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Jobs generate positive outcomes for teens

Tessa Wallace

November 22, 2019

It’s a part of life, and everyone at one time will have it- a job. West Point is a host of jobs for teenagers, from food services to retail to child care. All these jobs affect teenagers and their lifestyles; responsibilities, social life, and school work. 

Reportedly, 32 seniors have jobs that vary from working at fast food restaurants like Dairy Queen and Runza, to working at a daycare or nursing home. And with Hyvee: Dollar Fresh coming in within the next two months, seniors see the company as a chance to work at a good job. An estimated 18 seniors have applied to the company within the past weeks after getting an email from Daniel Feranu, guidance counselor.

Fernau sends out weekly emails to the junior and senior classes about job opportunities. On October 22, Mr. Fernau sent out an email about applications at HyVee and an open position at the Nebraska Vet Services. 

Businesses contact the school looking for 16 to 18 year-olds around town to work for them. Last year, Fernau put up flyers about the jobs; this year he sends out information in weekly emails, “...but not everyone checks their email, ” he stated. 

After students apply and complete an interview at the various businesses, the businesses often call back and ask for details about students. “Typically they ask about attendance, grades, and if they are a good citizen,” said Fernau. 

According to the U.S. department of labor, the maximum hours a teenager can work is 18 during the school week and 40 in a non-school week. Though it’s an average of 4 hours after school during the week, some students find it challenging to complete their school work and enjoy social activities.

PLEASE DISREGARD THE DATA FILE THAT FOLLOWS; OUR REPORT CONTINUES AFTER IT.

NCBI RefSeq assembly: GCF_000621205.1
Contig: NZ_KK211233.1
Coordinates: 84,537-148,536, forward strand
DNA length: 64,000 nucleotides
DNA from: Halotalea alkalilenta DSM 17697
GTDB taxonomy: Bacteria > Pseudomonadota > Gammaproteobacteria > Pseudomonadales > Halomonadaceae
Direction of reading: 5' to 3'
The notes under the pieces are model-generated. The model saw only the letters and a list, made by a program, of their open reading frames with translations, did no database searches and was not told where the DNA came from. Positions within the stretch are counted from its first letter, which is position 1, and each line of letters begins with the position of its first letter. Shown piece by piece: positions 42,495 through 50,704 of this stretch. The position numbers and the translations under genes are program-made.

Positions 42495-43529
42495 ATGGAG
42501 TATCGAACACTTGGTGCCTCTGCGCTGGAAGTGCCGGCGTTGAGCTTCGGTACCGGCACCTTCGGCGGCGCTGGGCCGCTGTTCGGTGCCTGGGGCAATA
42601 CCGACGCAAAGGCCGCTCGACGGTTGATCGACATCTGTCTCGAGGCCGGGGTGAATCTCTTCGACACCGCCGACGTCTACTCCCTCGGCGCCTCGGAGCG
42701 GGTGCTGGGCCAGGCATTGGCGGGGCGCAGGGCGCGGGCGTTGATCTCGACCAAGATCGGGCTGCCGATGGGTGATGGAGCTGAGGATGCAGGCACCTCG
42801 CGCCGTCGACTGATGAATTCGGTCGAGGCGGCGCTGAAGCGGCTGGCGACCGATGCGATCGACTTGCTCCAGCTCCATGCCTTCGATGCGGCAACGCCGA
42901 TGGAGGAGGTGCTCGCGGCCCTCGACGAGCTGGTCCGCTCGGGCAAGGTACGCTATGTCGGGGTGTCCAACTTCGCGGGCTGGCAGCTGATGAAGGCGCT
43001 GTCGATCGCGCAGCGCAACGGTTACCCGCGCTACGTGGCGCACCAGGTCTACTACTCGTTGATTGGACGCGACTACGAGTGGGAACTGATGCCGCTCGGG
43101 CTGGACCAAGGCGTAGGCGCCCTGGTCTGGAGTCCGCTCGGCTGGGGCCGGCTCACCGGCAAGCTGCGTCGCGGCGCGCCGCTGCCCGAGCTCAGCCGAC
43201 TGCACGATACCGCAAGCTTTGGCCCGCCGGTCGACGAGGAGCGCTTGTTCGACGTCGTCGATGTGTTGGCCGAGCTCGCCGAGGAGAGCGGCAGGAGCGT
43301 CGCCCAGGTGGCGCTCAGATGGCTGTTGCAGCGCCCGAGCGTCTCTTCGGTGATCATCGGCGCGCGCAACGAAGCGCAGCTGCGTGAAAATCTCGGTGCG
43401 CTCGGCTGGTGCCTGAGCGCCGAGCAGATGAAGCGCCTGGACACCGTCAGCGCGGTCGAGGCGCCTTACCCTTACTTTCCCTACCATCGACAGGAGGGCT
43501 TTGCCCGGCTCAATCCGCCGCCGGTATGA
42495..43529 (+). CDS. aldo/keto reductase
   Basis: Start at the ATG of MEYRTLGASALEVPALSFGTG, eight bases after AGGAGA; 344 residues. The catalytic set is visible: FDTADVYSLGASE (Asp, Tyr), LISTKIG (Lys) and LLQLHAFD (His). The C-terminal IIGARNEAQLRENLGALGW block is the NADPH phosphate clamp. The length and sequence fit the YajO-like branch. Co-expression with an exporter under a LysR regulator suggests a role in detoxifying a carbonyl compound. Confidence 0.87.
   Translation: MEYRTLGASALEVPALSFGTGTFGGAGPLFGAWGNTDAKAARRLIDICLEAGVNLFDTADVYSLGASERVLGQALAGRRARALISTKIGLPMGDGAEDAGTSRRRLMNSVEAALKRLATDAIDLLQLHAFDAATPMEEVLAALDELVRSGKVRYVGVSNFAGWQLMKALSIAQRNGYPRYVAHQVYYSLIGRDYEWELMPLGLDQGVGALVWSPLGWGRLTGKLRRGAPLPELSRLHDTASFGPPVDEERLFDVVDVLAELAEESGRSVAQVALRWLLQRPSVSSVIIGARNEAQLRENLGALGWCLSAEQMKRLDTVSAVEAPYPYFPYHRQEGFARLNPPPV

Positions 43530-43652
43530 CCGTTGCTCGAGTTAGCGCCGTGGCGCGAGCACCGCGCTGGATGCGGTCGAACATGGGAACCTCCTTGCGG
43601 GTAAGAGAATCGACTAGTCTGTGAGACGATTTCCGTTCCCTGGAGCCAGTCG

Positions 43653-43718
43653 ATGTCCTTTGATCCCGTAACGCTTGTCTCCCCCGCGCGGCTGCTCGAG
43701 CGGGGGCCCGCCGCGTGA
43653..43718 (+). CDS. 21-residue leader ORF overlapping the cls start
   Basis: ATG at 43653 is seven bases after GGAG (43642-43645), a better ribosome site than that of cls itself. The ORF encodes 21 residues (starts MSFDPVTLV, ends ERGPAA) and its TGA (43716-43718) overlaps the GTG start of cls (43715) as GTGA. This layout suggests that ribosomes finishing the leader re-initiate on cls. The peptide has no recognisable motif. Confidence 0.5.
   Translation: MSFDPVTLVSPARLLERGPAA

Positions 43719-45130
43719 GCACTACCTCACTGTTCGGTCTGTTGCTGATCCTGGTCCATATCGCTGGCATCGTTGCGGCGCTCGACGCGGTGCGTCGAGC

Students feel the pressure of maintaining their two different lives- studying for tests, completing homework assignments, and creating projects while keeping up with their work hours, learning the protocols and responsibilities, and keeping up with changing guidelines. 

Though students feeling pressure, they also grow along the way. Multiple employers state that the biggest change they see in student workers is that they become more sociable.

 Students in food services have to be polite and friendly with all customers to make sure they have a good time, along with students in other services. It’s a challenge at first because of nerves or attitudes but through months of working, they get better. They smile more often, memorize better, and keep up with small talk. 

            With having a job, students earn some money. Teenagers save their paychecks usually for a car if they’re old enough, or for a shopping spree at a mall. Teenagers earn money for their own needs; some teens buy their own clothes, pay household bills or their own bills, or buy essential items for themselves. 

            All in all, having a job can change teenagers for the better as they learn more responsibilities, earn money, and mature.  When working, it might be challenging at times, but the good outweighs the bad.

           

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